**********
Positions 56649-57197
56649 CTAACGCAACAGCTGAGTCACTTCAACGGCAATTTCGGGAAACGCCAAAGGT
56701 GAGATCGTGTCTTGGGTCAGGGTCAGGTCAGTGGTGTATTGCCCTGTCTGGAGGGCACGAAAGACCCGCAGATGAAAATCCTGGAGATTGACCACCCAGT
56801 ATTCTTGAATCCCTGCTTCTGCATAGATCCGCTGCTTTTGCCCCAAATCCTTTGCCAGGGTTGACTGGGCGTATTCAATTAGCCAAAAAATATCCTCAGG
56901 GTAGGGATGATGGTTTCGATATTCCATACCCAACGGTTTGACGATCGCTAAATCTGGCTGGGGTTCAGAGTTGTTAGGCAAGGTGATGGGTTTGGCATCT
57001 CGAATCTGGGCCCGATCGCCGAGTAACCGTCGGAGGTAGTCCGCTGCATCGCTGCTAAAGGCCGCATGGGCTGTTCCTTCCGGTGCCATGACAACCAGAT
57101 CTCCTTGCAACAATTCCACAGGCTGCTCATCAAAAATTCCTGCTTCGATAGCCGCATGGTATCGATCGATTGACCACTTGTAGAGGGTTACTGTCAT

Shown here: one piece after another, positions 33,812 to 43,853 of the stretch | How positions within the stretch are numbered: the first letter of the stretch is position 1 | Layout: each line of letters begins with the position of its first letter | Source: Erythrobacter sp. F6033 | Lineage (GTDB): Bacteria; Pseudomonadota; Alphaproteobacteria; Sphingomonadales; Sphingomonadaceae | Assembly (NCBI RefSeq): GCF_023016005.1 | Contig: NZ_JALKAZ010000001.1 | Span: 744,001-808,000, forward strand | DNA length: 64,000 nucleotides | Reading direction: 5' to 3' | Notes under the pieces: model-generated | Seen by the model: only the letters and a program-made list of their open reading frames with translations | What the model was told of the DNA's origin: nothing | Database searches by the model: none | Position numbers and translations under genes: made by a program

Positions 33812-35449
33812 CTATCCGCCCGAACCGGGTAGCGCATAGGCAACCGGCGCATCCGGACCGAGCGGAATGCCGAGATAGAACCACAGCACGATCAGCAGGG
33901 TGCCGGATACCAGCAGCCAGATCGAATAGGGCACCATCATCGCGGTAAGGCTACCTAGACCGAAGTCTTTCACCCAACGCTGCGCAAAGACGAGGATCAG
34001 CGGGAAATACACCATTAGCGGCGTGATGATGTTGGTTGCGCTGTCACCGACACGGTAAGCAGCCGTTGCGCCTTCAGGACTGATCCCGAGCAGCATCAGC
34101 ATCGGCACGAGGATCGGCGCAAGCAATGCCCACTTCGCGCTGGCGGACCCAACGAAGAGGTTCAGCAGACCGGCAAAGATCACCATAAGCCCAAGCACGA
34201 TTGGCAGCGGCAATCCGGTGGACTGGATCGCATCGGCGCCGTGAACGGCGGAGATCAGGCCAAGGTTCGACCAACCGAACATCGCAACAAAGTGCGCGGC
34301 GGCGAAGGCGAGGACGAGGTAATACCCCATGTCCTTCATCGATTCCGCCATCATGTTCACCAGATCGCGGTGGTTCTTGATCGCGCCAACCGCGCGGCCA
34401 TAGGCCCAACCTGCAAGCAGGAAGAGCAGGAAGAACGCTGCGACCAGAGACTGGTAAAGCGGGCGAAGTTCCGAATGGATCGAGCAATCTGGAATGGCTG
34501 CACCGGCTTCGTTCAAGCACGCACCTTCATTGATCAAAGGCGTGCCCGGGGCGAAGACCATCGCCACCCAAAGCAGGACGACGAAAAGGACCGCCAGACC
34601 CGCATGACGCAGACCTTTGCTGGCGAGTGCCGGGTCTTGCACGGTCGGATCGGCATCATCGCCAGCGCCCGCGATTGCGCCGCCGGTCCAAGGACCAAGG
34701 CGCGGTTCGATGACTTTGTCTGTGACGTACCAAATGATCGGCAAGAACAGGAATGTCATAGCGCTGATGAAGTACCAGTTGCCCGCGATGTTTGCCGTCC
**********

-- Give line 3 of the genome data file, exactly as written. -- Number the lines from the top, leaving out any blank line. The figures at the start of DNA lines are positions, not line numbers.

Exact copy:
56701 GAGATCGTGTCTTGGGTCAGGGTCAGGTCAGTGGTGTATTGCCCTGTCTGGAGGGCACGAAAGACCCGCAGATGAAAATCCTGGAGATTGACCACCCAGT